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Distraction no more: Social media encourages discussion outside classroom

Professors use social media platforms Twitter and Facebook to take lessons outside classroom

For students enrolled in POLS 0010: “Introduction to the American Political Process” this semester, class began well before the syllabus was handed out and continues each week beyond the walls of their lecture hall. 

Wendy Schiller, associate professor of political science and public policy, communicates with students in her course via Twitter.

“Attn: Brown students. Teaching POLS 0010 IntroAmerpolprocess nxt semester let’s start the conversation now using #introamerican,” Schiller tweeted Nov. 4, nearly three months before the course was slated to begin.

Leading up to the course, Schiller connected students to articles on topics ranging from the Affordable Care Act rollout to the federal debt ceiling through Twitter, and she continued interacting on the online platform once the semester began. Schiller said Twitter enables her to communicate with students more effectively than either email or Canvas, the University’s online course management platform.

All tweets related to the course are organized by the hashtag “introamerican.”

“It’s a really great way of continuing the conversation outside of class,” Schiller said. “I feel that I have another way of communicating with and introducing them to other voices that don’t come from me.”

Schiller has been active on Twitter since 2010 but only decided to bring the social media network to the classroom after a discussion with Catherine Zabriskie, director of academic technology services.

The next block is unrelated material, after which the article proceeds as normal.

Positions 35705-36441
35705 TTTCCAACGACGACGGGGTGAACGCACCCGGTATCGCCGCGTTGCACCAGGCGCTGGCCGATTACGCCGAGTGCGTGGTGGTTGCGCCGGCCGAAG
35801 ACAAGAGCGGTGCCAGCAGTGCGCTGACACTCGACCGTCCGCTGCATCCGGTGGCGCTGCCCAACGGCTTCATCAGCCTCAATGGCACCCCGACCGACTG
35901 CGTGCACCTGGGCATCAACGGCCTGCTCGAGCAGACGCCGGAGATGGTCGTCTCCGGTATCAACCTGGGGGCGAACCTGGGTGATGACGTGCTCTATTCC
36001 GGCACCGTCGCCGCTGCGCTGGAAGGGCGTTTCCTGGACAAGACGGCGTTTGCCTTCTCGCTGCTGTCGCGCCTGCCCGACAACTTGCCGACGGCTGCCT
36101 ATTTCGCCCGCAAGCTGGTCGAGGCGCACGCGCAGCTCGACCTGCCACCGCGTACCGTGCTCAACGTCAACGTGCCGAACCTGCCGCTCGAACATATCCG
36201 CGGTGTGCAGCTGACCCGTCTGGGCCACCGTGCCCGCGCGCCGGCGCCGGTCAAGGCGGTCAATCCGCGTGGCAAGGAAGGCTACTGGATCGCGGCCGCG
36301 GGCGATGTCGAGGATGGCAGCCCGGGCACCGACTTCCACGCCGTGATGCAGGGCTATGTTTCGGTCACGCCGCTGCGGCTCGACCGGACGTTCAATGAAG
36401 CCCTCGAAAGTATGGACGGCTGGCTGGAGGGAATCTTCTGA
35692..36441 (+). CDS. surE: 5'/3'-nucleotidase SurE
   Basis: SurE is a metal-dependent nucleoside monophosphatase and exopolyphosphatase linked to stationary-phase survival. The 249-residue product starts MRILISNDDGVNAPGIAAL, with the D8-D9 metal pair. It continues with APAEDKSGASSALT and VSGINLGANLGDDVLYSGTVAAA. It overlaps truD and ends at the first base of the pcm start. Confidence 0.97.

Schiller plans to continue using Twitter for future classes of POLS 0010 as well as POLS 1130: “The American Presidency” in the fall.

Twitter is “great in large lectures to interact with the professor and interact with other students,” said Meghan Wilson GS, who is a teaching assistant for POLS 0010.

During the president’s State of the Union address Jan. 28, students were asked to complete the thought, “the state of the union is” in the form of a tweet, Wilson said.

Though students are encouraged to tweet their responses to topics raised in discussion, they are not graded on whether they participate on Twitter, Wilson said.

“It allows for other students (who are not enrolled) to be involved in the discussions we’re having in class,” she added.

Kota Mizutani ’17 said the use of Twitter in the POLS 0010 was a “quick and easy way to access material in the class,” but he has not participated in the online discussions.

“I like how the (teaching assistants) are able to put up Twitter stuff. I think it links the course material to what is relevant to us now,” Mizutani said.

POLS 0010 is not the only course at the University to incorporate social media into teaching. Assistant Professor of Anthropology Adia Benton created a Facebook page for students in ANTH 0110: “Anthropology and Global Social Problems: Health, Development and Security.”

“I noticed that students would use the page to communicate with each other about class assignments or to think through how particular social issues are handled in the mainstream media,” Benton wrote in an email to The Herald.

Students were not graded on their participation in the Facebook group, but Benton wrote that it was an opportunity to hear the voices of students who do not speak in class.

“Students are already using Facebook, so it’s a helpful tool in the sense that it fosters communication amongst students in ways that might not otherwise be possible,” she wrote.



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